Exchanges raise concerns over consolidated tape proposals
The stock exchanges, which are a part of the FESE, stressed that a holistic approach is required in this important debate, especially considering the revamped Capital Markets Union. The study published by Market Structure Partners (MSP) outlining the proposals to consolidate European market data paints a bleak picture of the EU financial markets, said FESE. It does not sufficiently recognise the link between high quality data and a functioning, fair and competitive market structure and does not substantiate a valid business case for the consolidated tape.
These proposals do not focus on the low-quality market data provided by SI and OTC reporting and the lack of trading access to all execution venues for end-investors. It overlooks the fact that Exchanges minimise costs for clients including on data, as they compete with other venues. Exchange market data fees account for less than 0.5% of buy-side and 10% of the sell-side market data spend only, stated FESE.
MSP’s approach misses the fundamental objective that policymakers should have, which is to set rules that ensure a transparent, stable and fair and competitive equity market structure to deliver efficient price formation and transparency for equity instruments in the EU.
A well-functioning equity market structure, which incentivises transparency and provides a robust price formation process, is beneficial to companies (to get better valuations) and investors alike (to get a fairer and safer outcome), said FESE. “However, ESMA’s recent statistical report on EU securities markets shows that reality is at odds with these objectives. An increasing amount of trading is not transparent, not available to all investors and large investment banks dominate the EU equity trading landscape,” added the association of stock exchanges.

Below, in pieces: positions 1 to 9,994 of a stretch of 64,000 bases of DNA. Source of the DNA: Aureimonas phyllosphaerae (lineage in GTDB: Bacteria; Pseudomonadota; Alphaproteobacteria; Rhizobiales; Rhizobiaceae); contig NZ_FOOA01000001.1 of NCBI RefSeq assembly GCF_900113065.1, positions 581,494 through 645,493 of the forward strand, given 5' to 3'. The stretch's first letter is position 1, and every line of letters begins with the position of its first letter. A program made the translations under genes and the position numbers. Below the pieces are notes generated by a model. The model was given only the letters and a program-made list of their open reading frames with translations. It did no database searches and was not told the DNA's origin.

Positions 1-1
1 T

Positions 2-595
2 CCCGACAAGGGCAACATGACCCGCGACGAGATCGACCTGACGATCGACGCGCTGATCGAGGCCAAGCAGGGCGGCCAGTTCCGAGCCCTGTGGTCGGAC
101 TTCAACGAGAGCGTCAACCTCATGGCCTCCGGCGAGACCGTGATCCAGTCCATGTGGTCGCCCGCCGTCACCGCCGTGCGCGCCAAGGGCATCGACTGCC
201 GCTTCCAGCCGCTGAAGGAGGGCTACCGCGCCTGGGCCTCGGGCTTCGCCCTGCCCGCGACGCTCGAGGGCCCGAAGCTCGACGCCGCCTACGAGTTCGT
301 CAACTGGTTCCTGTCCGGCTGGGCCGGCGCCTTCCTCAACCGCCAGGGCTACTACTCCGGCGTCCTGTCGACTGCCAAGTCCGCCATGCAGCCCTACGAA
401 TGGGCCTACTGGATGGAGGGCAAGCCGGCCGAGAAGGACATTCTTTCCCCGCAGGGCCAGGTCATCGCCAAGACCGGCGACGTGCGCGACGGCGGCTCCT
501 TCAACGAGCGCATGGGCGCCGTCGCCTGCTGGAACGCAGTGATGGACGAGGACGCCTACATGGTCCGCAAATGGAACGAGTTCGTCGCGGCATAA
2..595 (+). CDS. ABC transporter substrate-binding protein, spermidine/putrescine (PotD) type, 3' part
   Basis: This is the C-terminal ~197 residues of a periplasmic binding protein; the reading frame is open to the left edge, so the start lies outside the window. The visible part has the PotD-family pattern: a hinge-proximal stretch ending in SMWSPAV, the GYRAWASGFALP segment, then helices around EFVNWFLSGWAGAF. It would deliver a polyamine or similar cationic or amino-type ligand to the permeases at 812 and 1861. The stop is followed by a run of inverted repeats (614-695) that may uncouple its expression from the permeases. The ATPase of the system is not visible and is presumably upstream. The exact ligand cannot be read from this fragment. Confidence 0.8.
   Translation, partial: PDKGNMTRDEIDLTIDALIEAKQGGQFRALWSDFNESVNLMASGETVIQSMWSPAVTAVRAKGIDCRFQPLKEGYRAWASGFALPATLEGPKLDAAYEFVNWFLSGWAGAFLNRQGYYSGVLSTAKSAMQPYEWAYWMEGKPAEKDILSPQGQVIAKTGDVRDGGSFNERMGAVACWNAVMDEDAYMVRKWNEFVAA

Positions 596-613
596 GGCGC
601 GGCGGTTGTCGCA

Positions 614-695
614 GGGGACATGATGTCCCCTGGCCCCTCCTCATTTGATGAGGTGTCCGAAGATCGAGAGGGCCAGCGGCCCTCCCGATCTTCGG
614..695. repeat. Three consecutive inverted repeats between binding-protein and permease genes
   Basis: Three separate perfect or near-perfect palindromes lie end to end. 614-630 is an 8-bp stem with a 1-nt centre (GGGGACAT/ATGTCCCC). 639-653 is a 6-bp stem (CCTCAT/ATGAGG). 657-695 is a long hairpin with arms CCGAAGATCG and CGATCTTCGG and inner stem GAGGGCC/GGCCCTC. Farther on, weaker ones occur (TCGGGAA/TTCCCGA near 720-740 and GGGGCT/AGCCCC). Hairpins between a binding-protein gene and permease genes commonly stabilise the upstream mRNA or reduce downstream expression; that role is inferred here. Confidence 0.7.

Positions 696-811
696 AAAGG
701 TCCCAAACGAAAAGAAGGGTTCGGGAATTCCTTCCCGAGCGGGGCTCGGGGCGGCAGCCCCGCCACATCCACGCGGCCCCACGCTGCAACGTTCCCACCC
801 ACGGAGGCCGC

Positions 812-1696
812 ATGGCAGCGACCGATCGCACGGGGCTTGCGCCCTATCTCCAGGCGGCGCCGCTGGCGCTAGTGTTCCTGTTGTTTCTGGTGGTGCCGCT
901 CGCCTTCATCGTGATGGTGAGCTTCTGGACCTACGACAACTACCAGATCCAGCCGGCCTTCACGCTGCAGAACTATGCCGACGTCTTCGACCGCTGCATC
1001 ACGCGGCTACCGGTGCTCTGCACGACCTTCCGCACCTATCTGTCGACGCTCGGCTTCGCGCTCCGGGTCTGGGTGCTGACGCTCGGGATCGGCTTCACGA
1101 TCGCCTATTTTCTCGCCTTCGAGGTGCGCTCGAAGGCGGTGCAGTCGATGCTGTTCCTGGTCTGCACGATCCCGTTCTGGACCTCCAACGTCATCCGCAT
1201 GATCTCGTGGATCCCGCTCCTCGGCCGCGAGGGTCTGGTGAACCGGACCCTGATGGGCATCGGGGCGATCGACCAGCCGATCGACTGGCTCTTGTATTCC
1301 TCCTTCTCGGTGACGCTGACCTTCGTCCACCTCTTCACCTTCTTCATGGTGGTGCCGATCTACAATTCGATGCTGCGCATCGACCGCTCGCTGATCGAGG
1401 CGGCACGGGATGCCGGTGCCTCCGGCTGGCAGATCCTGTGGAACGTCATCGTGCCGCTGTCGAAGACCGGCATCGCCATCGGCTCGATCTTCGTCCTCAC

FESE also stated that a consolidated tape on its own will not improve EU market transparency unless market structure rules and improved trade flagging with proper regulatory enforcement are tackled simultaneously. Terming MSP’s study as a ‘piecemeal' approach, the association stated that it would only increase complexity and confusion, benefitting only some large non-EU firms, while end investors will continue to be denied equal access to liquidity and best execution. It added that MSP’s proposals pose a risk to smaller exchanges and may thwart the development of their often-nascent capital markets. Therefore, the consolidated tape debate cannot be separated from the market structure debate, said FESE.
As an alternative, the FESE suggested that the exchanges propose a post-trade tape of record covering 100% of transactions in the market (including Sis and OTC), to address the need for a consolidated view of EU markets. Such a post-trade tape of record would be easier, less costly to build and would avoid latency and arbitrage issues while delivering value to market participants.